What is an Energy Performance Certificate?
An Energy Performance Certificate (EPC) is a document showing the assessed energy efficiency of a home. It uses an A - G ratings system which allows prospective owners and tenants to consider the affordability of a home in terms of the likely heating and lighting costs. An EPC survey must be carried out by an accredited domestic energy assessor who should visit your home. You can search for an accredited assessor using the EPC Register.
An EPC always comes with a recommendation report that lists cost effective and other measures to improve the current energy rating of the home. A rating is also given showing what could be achieved if all the recommendations were taken. From April 2018 there is a new law to ensure that privately rented homes meet basic energy efficiency requirements. Under new ‘Minimum Energy Efficiency Standards’ (MEES) legislation, landlords cannot grant a new lease or tenancy for a property with an Energy Performance rating below ‘E’. From 1 April 2020, it is also legal requirement for properties with existing leases and tenancies to have a minimum EPC rating of E.
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When is an Energy Performance Certificate needed?
An EPC is required for homeowners and landlords, who wish to sell, buy or rent out a property. Landlords and homeowners must provide prospective, and accepted, tenants or owners with a free copy the EPC. An EPC is not, however, required for any property that was occupied before 1 October 2008 and continues to be occupied by the same tenant.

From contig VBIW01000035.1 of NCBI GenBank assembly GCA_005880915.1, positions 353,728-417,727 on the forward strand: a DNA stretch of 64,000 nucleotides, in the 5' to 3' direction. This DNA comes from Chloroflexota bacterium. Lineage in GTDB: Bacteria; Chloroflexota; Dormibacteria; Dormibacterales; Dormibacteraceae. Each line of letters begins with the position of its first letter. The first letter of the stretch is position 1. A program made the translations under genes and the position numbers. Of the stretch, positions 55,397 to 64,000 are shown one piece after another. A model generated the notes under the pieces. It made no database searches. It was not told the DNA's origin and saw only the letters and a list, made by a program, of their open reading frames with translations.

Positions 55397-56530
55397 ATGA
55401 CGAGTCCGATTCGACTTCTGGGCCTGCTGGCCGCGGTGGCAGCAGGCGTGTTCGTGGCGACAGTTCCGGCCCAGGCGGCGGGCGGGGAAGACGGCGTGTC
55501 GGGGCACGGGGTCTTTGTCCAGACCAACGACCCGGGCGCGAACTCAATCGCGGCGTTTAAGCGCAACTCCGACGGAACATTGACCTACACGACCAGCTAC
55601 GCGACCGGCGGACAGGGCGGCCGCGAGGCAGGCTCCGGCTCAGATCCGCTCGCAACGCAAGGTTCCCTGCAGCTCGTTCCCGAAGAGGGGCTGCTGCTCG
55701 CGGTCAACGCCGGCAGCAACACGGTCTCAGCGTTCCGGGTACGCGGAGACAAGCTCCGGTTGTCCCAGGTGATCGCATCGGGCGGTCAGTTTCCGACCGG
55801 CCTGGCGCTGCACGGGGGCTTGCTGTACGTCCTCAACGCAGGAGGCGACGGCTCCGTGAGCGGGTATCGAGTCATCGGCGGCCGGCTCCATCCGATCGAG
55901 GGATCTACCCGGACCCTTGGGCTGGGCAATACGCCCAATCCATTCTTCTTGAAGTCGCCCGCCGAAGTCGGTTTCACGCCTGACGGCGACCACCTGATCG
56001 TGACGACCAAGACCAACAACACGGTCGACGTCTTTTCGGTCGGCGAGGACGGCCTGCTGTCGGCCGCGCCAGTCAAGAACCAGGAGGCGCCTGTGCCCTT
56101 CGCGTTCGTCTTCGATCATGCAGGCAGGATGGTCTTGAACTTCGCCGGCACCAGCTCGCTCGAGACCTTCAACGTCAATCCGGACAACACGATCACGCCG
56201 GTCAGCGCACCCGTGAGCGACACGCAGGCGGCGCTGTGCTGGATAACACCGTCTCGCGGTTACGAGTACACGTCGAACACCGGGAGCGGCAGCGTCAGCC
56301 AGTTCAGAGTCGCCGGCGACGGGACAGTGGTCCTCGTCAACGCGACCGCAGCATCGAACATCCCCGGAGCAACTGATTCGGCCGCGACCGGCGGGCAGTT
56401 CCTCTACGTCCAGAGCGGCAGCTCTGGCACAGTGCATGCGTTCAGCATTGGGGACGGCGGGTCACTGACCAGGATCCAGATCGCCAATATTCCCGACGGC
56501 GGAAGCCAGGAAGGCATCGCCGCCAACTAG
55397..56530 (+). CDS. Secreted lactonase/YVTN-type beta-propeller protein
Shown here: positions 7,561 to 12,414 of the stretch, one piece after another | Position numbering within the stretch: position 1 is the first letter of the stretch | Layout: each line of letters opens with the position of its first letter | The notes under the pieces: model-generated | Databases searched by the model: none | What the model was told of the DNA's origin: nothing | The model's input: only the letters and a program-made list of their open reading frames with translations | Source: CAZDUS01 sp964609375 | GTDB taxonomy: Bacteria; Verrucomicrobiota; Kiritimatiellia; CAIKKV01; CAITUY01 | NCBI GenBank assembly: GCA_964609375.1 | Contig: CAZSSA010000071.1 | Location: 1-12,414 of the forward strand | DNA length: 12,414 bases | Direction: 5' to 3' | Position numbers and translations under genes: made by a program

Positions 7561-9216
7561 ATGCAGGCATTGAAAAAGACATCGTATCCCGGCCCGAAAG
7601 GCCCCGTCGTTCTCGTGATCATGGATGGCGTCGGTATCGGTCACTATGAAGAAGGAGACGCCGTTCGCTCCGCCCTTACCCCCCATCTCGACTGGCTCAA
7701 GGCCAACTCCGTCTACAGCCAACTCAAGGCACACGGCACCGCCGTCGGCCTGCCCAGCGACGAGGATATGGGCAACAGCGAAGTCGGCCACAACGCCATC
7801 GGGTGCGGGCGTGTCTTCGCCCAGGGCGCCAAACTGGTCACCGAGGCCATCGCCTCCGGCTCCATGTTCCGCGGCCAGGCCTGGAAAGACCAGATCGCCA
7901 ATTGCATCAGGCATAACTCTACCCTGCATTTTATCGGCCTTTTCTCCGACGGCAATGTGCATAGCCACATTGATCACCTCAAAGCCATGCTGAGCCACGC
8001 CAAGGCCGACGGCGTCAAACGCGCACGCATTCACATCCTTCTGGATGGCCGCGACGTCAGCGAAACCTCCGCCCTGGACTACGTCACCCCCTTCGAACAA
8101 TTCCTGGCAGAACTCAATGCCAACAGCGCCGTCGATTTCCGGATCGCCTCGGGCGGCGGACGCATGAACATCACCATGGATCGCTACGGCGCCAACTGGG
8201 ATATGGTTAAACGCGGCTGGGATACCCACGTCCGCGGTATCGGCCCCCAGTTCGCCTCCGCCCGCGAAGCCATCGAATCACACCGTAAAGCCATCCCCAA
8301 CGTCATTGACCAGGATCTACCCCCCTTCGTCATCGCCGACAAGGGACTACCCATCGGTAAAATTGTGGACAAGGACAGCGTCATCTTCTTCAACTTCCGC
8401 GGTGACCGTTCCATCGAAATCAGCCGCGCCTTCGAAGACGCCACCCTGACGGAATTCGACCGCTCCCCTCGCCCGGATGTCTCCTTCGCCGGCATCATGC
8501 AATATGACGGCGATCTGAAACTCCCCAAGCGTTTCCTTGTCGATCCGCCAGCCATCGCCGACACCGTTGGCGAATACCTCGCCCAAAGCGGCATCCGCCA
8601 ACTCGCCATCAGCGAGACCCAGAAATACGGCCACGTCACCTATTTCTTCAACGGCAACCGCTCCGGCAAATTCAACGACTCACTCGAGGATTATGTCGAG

An EPC can be for a whole building or part of a building (where the part is designed or altered to be used separately). Where there is a house in multiple occupation, (i.e. with shared facilities), an EPC will be required for the let as a whole rather than for individual rooms.
Once obtained, an EPC will last for ten years and can be reissued to new tenants or buyers.
What happens if a landlord does not provide their tenants with an Energy Performance Certificate?
Trading Standards are responsible for making sure that the EPCs are produced for all rented homes. If a landlord fails to provide an EPC, then Trading Standards can issue them with a notice and penalty charge of £200 per home. In addition to paying the penalty notice, the landlord will still have to provide an EPC to the tenant.